As a physician I am concerned that these young people are taking these drugs while their brains are still forming. These kids are in a fairly critical stage of brain development. Their decision-making skills are being honed. When you disturb that physiology with pharmacology over and over again, the brain may not reach its capacity and may not mature fully. Their ability to make decisions and process information will be compromised, maybe for the rest of their lives.

Why Prescription Drugs?

About 5 million school-age children take a prescription drug every day for some sort of behavior disorder. As a result, kids learn at an early age that if you take a pill, you get a mood change. And many teens view “pharming” as safe, since the drugs are of pharmaceutical quality. This is a frightening myth that can have fatal consequences.

Of course, OTC drugs are also welcome at “pharming parties.” Kids abuse cold medications made with dextromethorphan, or DXM. Instead of 1-2 pills recommended, they’ll take 2-3 boxes’ worth at a time, to create a drug-induced psychosis.

What About the Parents?

Most parents have no idea that their child is addicted. When some parents find out that their kids are abusing prescription drugs, breathe a sigh of relief. They think, Oh, at least my child isn’t smoking pot or doing heroin.

But prescription drugs can be more potent than street drugs. One in ten 12th graders admits to using Vicodin at least once in the last year. If I said one in ten kids is using heroin, people would go through the roof. But while heroin sold on the street might be 10-40% opiate, pharmaceutical-grade Vicodin could be 10x more powerful an opiate than heroin.

Spiraling out of Control

Many kids are taking these drugs because they find life hard to take. Many are also proud of their drinking and drugging activities. They also think that young people can’t get addicted and that young people will not go through withdrawals – obviously these statements are false.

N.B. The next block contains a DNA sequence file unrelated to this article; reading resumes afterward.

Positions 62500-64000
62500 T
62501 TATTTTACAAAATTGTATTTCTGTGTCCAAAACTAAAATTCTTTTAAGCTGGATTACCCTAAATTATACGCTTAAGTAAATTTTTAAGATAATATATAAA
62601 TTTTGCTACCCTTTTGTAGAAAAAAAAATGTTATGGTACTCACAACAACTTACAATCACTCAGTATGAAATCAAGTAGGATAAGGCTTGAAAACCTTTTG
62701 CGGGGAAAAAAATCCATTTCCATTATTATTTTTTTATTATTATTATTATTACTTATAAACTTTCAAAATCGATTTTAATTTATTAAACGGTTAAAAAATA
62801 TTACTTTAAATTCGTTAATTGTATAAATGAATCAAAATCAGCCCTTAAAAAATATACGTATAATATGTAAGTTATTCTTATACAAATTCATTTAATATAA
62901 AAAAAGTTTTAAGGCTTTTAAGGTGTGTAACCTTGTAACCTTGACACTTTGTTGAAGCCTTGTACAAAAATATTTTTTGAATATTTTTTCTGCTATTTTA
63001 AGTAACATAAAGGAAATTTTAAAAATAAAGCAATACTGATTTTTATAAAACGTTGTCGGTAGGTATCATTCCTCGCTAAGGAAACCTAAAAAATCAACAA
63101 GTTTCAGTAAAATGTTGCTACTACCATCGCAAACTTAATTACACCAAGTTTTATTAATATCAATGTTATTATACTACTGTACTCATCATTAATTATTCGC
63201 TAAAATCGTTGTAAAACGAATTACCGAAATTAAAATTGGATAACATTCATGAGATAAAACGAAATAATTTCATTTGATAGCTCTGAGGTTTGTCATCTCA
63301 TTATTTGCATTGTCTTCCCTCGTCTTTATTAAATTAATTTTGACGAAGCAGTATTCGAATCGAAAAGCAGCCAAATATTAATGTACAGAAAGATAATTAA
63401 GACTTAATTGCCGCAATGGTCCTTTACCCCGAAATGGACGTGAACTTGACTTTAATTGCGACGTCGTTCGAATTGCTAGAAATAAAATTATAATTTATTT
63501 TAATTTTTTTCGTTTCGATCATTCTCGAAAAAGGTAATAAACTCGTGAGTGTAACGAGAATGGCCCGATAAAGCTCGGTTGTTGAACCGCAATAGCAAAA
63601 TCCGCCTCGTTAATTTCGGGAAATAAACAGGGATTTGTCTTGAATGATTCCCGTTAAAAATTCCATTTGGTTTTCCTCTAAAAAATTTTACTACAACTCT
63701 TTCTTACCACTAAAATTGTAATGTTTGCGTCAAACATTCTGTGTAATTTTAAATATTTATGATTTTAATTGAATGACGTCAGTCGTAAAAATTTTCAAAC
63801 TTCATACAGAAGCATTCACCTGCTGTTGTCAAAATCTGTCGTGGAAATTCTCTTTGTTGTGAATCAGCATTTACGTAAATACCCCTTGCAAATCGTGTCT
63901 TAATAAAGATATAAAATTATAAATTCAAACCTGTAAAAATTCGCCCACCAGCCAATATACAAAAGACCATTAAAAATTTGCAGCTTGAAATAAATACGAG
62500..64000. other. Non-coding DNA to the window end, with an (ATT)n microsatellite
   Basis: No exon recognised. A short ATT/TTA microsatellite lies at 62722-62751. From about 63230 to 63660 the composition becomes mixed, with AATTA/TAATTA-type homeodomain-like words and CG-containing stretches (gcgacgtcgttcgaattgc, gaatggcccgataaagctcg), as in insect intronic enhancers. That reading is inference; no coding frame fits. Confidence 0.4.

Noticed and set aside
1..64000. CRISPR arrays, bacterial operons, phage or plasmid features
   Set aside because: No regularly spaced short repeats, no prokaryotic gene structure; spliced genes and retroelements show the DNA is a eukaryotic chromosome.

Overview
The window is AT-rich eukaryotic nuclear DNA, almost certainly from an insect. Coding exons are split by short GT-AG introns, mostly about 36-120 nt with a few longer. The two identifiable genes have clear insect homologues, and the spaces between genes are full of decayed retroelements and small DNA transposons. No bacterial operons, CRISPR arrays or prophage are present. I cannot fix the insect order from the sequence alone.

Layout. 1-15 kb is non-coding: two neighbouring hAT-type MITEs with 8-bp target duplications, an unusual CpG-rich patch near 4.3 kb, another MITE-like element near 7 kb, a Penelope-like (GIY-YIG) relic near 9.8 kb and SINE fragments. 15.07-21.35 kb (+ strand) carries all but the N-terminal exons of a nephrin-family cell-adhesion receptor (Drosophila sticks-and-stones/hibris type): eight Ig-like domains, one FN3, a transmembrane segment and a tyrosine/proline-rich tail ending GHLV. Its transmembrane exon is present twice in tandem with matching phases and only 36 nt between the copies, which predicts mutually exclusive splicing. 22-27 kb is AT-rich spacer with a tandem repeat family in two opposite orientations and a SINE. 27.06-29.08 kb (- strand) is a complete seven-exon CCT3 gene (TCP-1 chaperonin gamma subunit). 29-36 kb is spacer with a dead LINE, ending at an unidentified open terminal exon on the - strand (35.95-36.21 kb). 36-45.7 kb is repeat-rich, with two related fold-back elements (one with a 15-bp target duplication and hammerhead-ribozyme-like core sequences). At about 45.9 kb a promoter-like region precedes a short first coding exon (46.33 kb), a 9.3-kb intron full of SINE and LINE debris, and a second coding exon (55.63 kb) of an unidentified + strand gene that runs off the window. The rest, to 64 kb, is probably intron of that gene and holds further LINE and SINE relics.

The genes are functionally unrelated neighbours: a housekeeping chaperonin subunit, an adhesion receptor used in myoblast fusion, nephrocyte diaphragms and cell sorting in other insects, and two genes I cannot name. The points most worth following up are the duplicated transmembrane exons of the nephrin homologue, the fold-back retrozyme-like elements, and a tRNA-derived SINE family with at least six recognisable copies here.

I want people who are getting into drugs to know how bad it can get and to let them know that there is a way out!



This BOOK and many others are available to help you or someone you love:

Just Say Know

Whether you battle with drugs, nicotine, alcohol, pornography, gambling, or any other habitual sin, God’s answer is to just say know. You may learn all the facts about addiction that society could ever teach, but this fact remains true: it’s not what you know, it’s Who you know. Jesus said, and ye shall know the truth, and the truth shall make you free. Jesus Christ can make you free. He can break through the doubts, despair, and depression of your life.This book will remind us who we are as children of God. As children of God, we have been offered many things in Christ Jesus. Among them are life, liberty, and eternal happiness. If these wonderful gifts seem out of reach, it could be the biggest mistake of our lives to underestimate their availability to us. In an effort to explain our easy access to the abundant Christian life, I want to help you understand the battle that is going on for your mind. This one battle is the battle of all battles. It is the battle that our victory is most predicated upon.With this battle won, victory is eminent. To be alive and free in Christ is the birthright of every Christian. May we learn to reject the deceiver’s offer to exchange our birthright for a temporary filling of a particular pleasure. About the Author – Dr. George T. Crabb, D.O . Dr. Crabb is a long-standing member of Antioch Baptist Church in Warren, Michigan, where his father is the founder and pastor. He is an ordained minister and holds the office of Chairman of the Deacon Board. Dr. Crabb also teaches an adult Sunday school class and serves as Superintendent of Antioch Baptist Academy. Dr. George Crabb is board certified in internal medicine. He served at the Physician Medical office in Rochester Hills, Michigan, William Beaumont Hospital, and St. John Oakland Affiliation. He is a member of the American Society of Addiction Medicine.

2 responses to “Teenagers and Prescription Drugs”

  1. I hate to leave a comment like this on such a topic but I was just saying hi to all our Blog roll members. Wanted to let you know that the KJV Blog Directory has officially relaunched with 2 Great Giveaways going on.  We’d love for you to stop and check it out.  http://www.kjvblogs.blogspot.com

  2. Dr Crabb is a wonderful servant of the Lord. He is a true example of compassion that was exhibited by Christ when he saw the multitudes. We love you and appreciate your stand and your heart for our Saviour. Keep on keeping on for Christ. Walk in the Spirit and ye shall not fulfill the lusts of the flesh.